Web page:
Designer Creates Origami Cardboard Tents to Shelter the Homeless from the Winter Cold

During the day, Xavier Van der Stappen runs an electric car company. At night, the Belgian entrepreneur/designer helps spearhead the ORIG-AMI project, which creates origami-style cardboard tents designed to shield Brussels' homeless from the bitter cold of winter. Cardboard is light and portable. It holds heat fairly well. And the cardboard tents (as opposed to other structures) are legal on Brussels' streets. The cost for each life-saving structure? Only $36.

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How to Write Like an Architect: Short Primers on Writing with the Neat, Clean Lines of a Designer

We have another national crisis on our hands.

Our children are not only ill-equipped to read maps and tell time with analog clocks, their handwriting is in serious decline.

Forget cursive, which went the way of the dodo earlier in the millennium. Youngsters who are dab hands on the keyboard may have little impulse—or opportunity—to practice their printing.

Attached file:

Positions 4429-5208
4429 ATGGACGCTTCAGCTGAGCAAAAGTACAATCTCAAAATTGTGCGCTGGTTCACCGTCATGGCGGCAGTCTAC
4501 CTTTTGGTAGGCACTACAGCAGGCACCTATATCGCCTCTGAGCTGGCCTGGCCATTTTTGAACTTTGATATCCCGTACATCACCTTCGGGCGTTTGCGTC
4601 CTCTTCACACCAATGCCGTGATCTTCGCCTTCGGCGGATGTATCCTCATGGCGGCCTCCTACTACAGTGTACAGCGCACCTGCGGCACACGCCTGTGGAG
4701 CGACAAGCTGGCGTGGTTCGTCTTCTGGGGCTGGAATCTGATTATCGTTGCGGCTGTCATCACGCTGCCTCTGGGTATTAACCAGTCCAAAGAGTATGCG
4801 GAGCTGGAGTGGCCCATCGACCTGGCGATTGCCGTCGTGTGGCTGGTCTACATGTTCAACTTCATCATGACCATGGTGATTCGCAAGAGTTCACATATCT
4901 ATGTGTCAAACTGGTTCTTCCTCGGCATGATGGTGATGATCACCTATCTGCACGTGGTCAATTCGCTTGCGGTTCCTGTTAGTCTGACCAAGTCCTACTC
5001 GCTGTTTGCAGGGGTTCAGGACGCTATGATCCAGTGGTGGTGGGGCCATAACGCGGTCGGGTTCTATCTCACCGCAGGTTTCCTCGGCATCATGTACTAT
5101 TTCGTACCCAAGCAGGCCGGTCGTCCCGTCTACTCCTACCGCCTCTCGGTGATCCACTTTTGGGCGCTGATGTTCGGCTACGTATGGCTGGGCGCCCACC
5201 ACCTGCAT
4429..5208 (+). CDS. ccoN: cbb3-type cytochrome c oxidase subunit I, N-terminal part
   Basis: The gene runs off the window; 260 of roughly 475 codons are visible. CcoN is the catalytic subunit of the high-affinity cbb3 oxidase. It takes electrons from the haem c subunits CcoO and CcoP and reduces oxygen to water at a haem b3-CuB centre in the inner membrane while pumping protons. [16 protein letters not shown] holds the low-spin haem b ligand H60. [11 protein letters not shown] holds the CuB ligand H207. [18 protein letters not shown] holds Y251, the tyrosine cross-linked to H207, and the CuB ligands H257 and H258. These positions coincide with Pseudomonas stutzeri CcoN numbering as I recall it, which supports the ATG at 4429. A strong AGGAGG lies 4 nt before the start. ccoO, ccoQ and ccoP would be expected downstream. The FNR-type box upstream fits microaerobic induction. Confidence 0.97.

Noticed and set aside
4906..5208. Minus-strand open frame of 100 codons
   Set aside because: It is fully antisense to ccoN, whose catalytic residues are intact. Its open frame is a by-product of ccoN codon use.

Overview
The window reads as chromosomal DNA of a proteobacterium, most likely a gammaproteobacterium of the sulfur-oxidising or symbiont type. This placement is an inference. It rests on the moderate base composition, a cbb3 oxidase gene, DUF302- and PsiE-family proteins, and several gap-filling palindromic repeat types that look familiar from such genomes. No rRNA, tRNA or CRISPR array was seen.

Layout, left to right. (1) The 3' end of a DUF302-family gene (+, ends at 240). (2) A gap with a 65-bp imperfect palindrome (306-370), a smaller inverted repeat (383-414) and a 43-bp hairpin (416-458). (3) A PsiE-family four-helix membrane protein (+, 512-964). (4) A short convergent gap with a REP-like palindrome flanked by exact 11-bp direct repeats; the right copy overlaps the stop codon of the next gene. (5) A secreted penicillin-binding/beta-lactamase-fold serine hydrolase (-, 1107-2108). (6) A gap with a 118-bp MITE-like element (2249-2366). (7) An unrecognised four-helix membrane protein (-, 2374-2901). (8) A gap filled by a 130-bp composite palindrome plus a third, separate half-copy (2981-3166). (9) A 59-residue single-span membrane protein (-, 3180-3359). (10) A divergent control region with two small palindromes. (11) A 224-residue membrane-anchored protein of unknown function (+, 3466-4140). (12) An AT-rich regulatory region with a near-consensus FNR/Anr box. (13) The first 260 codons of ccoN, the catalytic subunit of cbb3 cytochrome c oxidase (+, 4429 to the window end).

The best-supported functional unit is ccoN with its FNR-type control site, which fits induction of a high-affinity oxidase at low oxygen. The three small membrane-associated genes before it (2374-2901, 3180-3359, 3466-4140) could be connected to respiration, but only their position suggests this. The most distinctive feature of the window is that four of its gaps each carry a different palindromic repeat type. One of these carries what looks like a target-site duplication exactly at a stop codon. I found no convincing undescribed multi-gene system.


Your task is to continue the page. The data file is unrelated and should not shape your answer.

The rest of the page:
Does it matter?

It sure as shootin’ might be during a zombie invasion, given the attendant breakdown of digital communication and the electricity that powered it.




But even in less dire times, legible penmanship is a good skill to master.

As Virginia Berninger, professor emeritus and principal investigator of the University of Washington’s Interdisciplinary Learning Disabilities Center, told The New York Times, “Handwriting — forming letters — engages the mind, and that can help children pay attention to written language.”

Hand lettering is also a complex neurological process, a workout involving various cognitive, motor, and neuromuscular functions.

There’s also a school of thought that teachers who still accept handwritten assignments unconsciously award the highest grades to pupils with the neatest penmanship, which is easier on tired eyes. Something to keep in mind for those gearing up to take the handwritten essay portions of the SAT and ACT.

Let's remember that letters are really just shapes.

The Finns and French have long-established uniformity with regard to handwriting. In the absence of classroom instruction, Americans have the freedom to peruse various penmanship styles, identify their favorite, and work hard to attain it.